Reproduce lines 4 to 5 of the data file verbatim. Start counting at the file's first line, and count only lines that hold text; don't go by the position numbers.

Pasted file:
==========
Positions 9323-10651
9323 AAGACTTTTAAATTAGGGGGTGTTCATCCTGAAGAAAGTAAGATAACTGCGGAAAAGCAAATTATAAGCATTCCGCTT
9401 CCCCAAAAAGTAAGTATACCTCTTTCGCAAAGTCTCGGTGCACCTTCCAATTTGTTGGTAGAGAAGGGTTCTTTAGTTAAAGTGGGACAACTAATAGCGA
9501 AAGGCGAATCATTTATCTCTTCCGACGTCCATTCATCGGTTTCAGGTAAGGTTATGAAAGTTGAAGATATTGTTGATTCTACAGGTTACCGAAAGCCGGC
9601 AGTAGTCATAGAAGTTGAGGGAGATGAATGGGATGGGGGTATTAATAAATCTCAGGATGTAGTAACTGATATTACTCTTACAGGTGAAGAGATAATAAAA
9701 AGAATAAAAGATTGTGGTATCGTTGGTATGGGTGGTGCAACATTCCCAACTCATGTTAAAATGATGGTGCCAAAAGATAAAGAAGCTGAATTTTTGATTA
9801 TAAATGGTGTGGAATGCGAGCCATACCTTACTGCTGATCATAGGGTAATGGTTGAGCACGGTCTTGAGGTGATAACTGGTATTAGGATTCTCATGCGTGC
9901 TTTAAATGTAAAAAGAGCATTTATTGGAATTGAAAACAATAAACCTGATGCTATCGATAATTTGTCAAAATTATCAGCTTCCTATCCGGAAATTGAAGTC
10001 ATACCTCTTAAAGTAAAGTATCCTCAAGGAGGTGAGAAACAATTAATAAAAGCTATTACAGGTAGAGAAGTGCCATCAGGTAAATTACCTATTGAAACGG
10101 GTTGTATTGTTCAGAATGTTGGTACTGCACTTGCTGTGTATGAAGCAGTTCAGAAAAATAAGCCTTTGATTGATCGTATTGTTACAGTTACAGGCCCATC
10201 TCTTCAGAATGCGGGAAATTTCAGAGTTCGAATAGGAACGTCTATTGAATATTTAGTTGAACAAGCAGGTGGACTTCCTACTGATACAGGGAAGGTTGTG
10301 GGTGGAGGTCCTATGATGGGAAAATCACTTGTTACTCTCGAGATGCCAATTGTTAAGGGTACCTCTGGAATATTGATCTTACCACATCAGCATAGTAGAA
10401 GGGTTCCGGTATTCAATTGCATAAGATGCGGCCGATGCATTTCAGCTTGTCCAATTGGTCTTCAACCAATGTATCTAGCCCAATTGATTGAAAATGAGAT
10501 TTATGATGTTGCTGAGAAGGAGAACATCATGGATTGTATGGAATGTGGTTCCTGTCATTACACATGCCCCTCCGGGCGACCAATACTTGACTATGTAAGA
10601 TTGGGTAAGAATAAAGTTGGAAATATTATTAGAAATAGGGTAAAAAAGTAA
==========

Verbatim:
9501 AAGGCGAATCATTTATCTCTTCCGACGTCCATTCATCGGTTTCAGGTAAGGTTATGAAAGTTGAAGATATTGTTGATTCTACAGGTTACCGAAAGCCGGC
9601 AGTAGTCATAGAAGTTGAGGGAGATGAATGGGATGGGGGTATTAATAAATCTCAGGATGTAGTAACTGATATTACTCTTACAGGTGAAGAGATAATAAAA